Shipped on Board Date and Bill of Lading date
If you are involved in global trade, exports, trade financing or in the banking sector, especially where documentary credits like a Letter of Credit is involved, you might have noticed the term SHIPPED ON BOARD mentioned..
This is an important notation on the Bill of Lading..
Just to refresh your memory,
A Bill of Lading is a transport document issued by the carrier of the goods to the client (usually a shipper or exporter)..
Shipped on board is a notation displayed on the bill of lading by the issuer of the bill of lading (usually the carrier) to confirm that the cargo has been loaded on board the ship..
There seems to be some confusion between the terms Shipped on Board date and Bill of Lading date prompting questions like
- Should the Shipped on Board Date and Bill of Lading Date be the same..??
- Can a bill of lading be issued without a Shipped on Board Date..??
- Can a bill of lading be issued without a Bill of Lading Date..??
Let us look at the answers..
A lot of letters of credit comes with a requirement as highlighted below :
This means that in order for the terms of the letter of credit to be satisfied,
- the bill of lading must be issued in ORIGINAL, which means a “Negotiable Bill of Lading” and
- the bill of lading must have 3 of those Originals and
- the bill of lading should have the notation SHIPPED ON BOARD displayed on the bill of lading
This notation may be in the form of a stamp or typed in the body of the bill of lading and is shown along with a date.. This is the Shipped on Board Date which denotes the date on which the container was loaded on board the ship..
Bill of Lading Date = the date on which the bill of lading is issued..
You can see this date (either as Date of Issue or Place and Date of Issue) usually near the signature area on the bill of lading..
This date is DIFFERENT from the Shipped on Board Date as the container could have been loaded on board the ship at a different date and Bill of Lading was issued to the customer at a different (later) date..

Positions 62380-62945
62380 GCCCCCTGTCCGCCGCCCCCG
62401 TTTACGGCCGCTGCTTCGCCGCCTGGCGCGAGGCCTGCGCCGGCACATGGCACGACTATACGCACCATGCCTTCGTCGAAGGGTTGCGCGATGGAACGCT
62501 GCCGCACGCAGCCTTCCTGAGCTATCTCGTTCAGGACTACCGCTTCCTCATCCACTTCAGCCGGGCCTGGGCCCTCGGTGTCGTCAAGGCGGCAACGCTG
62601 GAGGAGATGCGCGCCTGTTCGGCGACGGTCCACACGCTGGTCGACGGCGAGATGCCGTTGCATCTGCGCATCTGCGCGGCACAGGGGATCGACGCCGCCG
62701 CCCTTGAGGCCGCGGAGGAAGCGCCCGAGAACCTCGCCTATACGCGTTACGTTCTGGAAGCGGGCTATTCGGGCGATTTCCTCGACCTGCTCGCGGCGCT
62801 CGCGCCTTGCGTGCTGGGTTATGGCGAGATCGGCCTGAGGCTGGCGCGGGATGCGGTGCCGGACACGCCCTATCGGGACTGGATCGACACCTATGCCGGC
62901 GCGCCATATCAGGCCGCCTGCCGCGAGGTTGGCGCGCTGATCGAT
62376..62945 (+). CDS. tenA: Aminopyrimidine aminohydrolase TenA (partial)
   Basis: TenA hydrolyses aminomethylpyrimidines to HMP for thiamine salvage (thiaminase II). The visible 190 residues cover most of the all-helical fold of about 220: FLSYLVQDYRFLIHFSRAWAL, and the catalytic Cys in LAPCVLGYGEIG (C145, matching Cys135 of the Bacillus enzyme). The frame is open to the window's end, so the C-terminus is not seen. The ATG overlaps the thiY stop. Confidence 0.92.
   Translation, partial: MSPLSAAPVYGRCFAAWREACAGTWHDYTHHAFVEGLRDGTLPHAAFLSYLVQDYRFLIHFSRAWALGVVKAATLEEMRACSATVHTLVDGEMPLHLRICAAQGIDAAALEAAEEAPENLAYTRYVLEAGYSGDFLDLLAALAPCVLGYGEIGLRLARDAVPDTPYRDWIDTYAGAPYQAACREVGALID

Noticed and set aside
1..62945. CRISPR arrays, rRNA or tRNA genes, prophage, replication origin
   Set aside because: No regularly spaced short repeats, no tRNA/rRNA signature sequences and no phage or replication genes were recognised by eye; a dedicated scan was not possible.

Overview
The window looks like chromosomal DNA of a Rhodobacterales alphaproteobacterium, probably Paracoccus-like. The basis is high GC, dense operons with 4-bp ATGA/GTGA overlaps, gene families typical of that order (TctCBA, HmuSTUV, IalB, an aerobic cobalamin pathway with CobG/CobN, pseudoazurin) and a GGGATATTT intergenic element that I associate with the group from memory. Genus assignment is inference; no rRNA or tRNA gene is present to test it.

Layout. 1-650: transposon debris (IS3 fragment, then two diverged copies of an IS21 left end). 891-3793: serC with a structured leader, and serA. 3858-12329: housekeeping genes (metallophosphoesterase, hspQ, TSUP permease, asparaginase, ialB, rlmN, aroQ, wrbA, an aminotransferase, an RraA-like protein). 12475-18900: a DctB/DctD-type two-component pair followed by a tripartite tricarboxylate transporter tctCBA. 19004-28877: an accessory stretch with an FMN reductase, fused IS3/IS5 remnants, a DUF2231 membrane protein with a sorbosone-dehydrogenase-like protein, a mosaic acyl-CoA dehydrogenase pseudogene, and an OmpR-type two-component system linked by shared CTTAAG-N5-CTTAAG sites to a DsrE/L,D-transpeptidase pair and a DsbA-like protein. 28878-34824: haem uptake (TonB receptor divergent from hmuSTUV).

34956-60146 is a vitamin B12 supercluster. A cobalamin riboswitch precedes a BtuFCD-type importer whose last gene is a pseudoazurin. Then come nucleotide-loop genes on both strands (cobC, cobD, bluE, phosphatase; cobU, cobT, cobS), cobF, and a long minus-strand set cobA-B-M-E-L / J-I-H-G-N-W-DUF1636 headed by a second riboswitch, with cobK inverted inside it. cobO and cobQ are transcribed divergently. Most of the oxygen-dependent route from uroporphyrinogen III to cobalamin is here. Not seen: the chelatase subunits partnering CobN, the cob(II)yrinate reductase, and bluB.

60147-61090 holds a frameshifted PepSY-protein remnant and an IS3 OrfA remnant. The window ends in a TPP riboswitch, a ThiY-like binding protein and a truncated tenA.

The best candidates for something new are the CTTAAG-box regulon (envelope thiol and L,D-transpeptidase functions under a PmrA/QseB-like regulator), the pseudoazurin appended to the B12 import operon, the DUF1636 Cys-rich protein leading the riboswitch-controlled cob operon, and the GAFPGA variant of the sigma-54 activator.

So to answer question 1 “Should the Shipped on Board Date and Bill of Lading Date be the same“, the answer is NO, not necessarily..
These two dates can be same or different.. But the important point to note is that the Bill of Lading date can only be after the Shipped on Board date..
For example, if the container has been Shipped on Board on 11.03.2012, the bill of lading date cannot be 10.03.2012 as the carrier is supposed to issue a bill of lading showing Shipped on Board only after the container has been physically Shipped on Board..
The bill of lading date has to be on or after the shipped on board date..
In response to Question 2 “Can a bill of lading be issued without a Shipped on Board Date..??” UCP600 Article 20 – Section A – sub-section ii clarifies this point quite clearly..
So if a bill of lading is issued without a Shipped on Board date, the date of issuance of the bill of lading will be considered as the Shipped on Board date..
If a date is shown along with the Shipped on Board notation in the body of the bill of lading, then that date becomes the Shipped on Board Date
In terms of Question 3 “Can a bill of lading be issued without a Bill of Lading Date..??“, technically and legally speaking, a bill of lading shouldn’t be issued and is normally never issued without a date on it..
Releasing a bill of lading without a date will put the carrier at risk as the client can put any date they want and the carrier may be exposed to all sorts of claims and other issues including shipping and freight fraud etc.. You can also read why a shipping line won’t back date a bill of lading..
Have any of you had experiences with banks or other authorities rejecting your documentation due to issues with either of these dates..??
(Post republished after some updates)
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